He doesn’t enjoy the same support from rickshaw-drivers community who are more into Abrar Ul Haq and the likes.
If you want to learn about what Pakistan is all about, ride a rickshaw during rush hours through busy streets and markets but don’t forget to talk to the driver about anything on your mind and get a reflection from the back end of his ride. And yes, one more thing, never tell him to drive fast.
June 20, 2011
“Good Afternoon, sir! Can you please let me know the research opportunities available in your department (The Institute of Clinical Psychology) for students aged 18?” – I asked curiously.
“Sorry sir, but we offer this facility primarily to students who have completed their masters or are doing a Ph.D in Psychology.” – responded the receiver.
“But sir, I am a student of great academic interest. Being passionate about doing some research work in my favorite subject Psychology, I’m sure there must be some space for me!”
“Sorry, we can’t help you in this matter. Thank you for calling Institute of Clinical Psychology, Karachi University.”
Alas, the hope dies (again). This is not the first time someone has tried not to offer me assistance pertaining to doing a major research work in my subject in Karachi. The past few days I have mastered the skills to convince people of my academic ability and enthusiasm in carrying out a research work, but, apparently like other students of my age, all attempts have ended up becoming a mere failure.
Do I attribute the reason of not ending up doing a research work due to my age (because I’m just 18?), or towards the strict policies of the institutions I am calling, or I attribute it to the government’s inept of not providing research facilities to young enthusiasts who are passionate in brain-storming their ideas and want to do something beyond the ‘texts’ of their course books? I will attribute this reason to the government failure of not taking seriously the growing interests of youth in Pakistan. I admire quite a few of the latest policies of government when it comes to education (such as building of more schools in rural areas, allocation of more funds to government schools, stricting policies with regard to drop-out rate and other malpractices etc. – http://www.moe.gov.pk/Pakistan%20Education%20Statistics%2007-08.pdf) but I am far from admiring the ‘lack of innovation’ in the Pakistani Education System.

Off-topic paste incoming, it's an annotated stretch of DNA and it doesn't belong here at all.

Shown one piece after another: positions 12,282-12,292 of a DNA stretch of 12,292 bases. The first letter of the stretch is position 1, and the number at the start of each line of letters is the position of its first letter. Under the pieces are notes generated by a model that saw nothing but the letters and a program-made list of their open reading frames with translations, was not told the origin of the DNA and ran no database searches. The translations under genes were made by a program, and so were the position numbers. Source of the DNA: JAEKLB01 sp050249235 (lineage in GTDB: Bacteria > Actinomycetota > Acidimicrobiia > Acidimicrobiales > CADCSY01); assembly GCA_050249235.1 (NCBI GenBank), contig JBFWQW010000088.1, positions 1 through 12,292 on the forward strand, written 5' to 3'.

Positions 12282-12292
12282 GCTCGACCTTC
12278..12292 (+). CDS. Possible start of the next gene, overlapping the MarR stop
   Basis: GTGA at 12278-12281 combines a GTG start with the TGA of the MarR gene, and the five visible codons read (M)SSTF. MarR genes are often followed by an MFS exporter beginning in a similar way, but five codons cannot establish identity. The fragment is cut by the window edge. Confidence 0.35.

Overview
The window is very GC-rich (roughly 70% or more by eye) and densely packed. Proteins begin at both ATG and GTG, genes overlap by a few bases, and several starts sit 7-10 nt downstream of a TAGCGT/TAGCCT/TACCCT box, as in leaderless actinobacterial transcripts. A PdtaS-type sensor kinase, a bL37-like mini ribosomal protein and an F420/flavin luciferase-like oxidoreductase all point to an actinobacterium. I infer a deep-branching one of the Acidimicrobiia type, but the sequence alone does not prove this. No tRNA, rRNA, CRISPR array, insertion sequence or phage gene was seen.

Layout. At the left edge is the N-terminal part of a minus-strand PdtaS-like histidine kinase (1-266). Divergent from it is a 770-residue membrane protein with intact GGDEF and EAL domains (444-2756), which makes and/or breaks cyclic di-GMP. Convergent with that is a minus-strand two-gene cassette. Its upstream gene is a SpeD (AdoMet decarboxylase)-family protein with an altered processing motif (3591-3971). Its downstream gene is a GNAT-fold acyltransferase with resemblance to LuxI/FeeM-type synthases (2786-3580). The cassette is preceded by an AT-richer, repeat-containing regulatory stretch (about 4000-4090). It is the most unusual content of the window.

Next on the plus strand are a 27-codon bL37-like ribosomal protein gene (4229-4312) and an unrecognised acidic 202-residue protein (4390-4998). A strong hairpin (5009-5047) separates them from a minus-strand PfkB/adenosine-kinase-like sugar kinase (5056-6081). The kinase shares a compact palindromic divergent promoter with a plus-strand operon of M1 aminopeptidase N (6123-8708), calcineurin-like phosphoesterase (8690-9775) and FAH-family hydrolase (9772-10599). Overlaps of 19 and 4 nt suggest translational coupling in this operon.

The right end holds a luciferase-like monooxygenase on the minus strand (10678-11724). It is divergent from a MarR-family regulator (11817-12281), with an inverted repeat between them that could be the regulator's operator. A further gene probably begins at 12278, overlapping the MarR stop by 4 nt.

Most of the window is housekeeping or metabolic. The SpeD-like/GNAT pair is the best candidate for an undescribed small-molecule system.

One such innovation failure, as said above, is the lack of basic and professional research facilities for teenage students in Pakistan. It is reported that the research output by universities in Pakistan in terms of number of research publications as against the total faculties of universities is not more than 13 %. (http://www.dawn.com/2011/03/19/pakistani-universities-lack-research.html) My personal opinion is that these teenagers which comprise of 24 % of the total population in Pakistan(http://undp.org.pk/undp-and-the-youth.html), on average, are more satiated with zeal and zest in pursuing their academic interests than people in their 30s, 40s and higher doing their Ph.Ds’ and thus, can yield an exalted productive output from their research work, when given the opportunity. This research will not be only useful to the students themselves in terms of learning more, as an add to their CV and of getting an early-age rich research experience but will also be healthy for the image and economic growth of the nation in the long-term as these very teenagers, with their innovative capabilities, will build new, efficient, cost-effective models of products as they progress on with their age. It is not uncommon to find young students in developed countries such as United States, Portland(http://www.ohsu.edu/xd/education/student-services/education-diversity/prospective-students/hands-on-research-experience.cfm), Norway, Singapore etc gaining a research experience before going to college. This is the reason why these countries are far ahead from many nations, including Pakistan, in innovation, R&D and creativity.
Another highlighting lack of innovation in Pakistani education system is the lack of ‘say ‘of students in the formation of educational policies. Although international development agencies and active NGOs consult government on educational policies – as required by National Education Policy (1998-2010) – but it is far from obvious that any concrete, viable policies have been implemented so far. Like politicians know best about the politics in their countries and therefore are thought to be ‘relevant’ when it comes to forming government policies or making amendments, students are best aware of education system in their countries and thus SHOULD be thought as best consulting source when it comes to reforming educational policies. I agree that students can lack experience and every one of them can come up with their own reforms and problems, but we can at least put few best policies forward and work on them. In this way, the students will feel a part of decision-making process in educational sector and will be motivated to work harder for boosting the image of the country that gives them a right to contribute in the process that affects them directly.